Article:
To the extent that Australia has gone some way towards privatising the public pension system by shifting from Pay-As-You-Go taxpayer funding to Save-As-You-Go self-funding for retirement, there are good reasons on the grounds of sustainability and efficiency to emulate this transition for health services by diluting the monopoly of Medicare.
Finally, Medicare opt-outs would circumvent the politics of health.
Those who wish to remain with Medicare would be free to do so. And those who wanted a more efficient and cost-effective alternative to a taxpayer-funded, universal health system would be free to choose to self-finance their own health care.
David Gadiel is a senior fellow and Jeremy Sammut is a research fellow at The Centre for Independent Studies. Their report, Lessons from Singapore: Opt-Out Health Savings Accounts for Australia, was released on 28 July 2014.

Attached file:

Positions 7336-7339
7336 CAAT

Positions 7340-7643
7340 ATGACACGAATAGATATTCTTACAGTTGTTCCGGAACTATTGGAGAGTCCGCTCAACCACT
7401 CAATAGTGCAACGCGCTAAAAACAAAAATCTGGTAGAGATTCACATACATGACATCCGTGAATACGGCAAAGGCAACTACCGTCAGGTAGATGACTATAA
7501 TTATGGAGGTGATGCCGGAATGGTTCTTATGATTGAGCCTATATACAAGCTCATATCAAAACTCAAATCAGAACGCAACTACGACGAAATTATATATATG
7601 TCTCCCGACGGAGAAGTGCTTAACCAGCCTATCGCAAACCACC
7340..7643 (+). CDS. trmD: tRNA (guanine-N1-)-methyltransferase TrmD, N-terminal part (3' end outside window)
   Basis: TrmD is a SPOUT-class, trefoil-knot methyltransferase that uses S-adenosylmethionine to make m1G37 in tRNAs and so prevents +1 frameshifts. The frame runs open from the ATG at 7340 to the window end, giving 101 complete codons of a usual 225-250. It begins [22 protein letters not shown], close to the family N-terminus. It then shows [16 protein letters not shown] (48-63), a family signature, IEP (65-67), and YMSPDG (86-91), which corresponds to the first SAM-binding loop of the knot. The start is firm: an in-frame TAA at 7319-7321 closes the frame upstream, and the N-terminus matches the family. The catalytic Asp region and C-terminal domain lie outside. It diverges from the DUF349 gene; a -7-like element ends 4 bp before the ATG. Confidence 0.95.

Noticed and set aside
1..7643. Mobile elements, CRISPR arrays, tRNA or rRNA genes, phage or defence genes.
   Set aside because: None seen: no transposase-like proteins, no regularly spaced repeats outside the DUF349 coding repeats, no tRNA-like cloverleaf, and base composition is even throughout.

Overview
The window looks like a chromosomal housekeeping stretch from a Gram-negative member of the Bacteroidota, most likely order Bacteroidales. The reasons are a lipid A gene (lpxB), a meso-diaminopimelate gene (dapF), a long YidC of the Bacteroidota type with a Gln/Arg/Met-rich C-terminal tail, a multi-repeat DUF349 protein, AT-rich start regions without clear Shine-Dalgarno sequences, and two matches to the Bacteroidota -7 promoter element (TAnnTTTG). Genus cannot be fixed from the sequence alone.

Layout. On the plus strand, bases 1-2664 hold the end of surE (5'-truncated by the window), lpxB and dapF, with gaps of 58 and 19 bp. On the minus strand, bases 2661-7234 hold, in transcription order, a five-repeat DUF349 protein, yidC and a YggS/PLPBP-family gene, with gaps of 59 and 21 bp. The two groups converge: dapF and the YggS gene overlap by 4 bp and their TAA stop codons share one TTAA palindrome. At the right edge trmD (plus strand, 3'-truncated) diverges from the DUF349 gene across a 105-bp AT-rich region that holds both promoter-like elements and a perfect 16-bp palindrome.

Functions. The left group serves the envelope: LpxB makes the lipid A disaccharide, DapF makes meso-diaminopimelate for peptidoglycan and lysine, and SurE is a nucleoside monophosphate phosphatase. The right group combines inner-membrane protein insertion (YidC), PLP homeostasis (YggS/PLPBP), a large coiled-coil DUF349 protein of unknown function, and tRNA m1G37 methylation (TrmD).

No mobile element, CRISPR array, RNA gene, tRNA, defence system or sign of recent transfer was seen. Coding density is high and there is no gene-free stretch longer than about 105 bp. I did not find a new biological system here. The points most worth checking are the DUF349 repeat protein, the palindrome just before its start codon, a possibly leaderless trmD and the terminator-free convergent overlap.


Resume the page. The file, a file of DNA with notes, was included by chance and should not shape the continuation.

Preparations are already under way within the federal government for the launch of a new Civil Society National Centre for Excellence (NCE) to serve Australia's large and growing not-for-profit sector.
But even as those preparations proceed, some are still trying to save the Australian Charities and Not-for-Profits Commission (ACNC), the failed charity regulator the NCE is intended to replace.
The latest occasion for these last-ditch efforts was a report by the ABC's Four Corners on a group known as Christian Assemblies International (CAI). Four Corners alleged in a broadcast earlier this week that CAI is a cult and its former leader used his position to abuse CAI members.
Independent Senator Nick Xenophon stated that this report demonstrates the 'foolishness' of abolishing the ACNC.
'It would mean that organisations that are behaving unethically, that are dodgy, would still be getting taxpayer funding in effect due to [their] tax-free status.'
That short statement of Senator Xenophon's contains several flaws and fallacies. The first is that tax exemptions amount to the same thing as taxpayer funding. This conflation of money forgone and money disbursed is a common tactic used to justify government interference in independent organisations.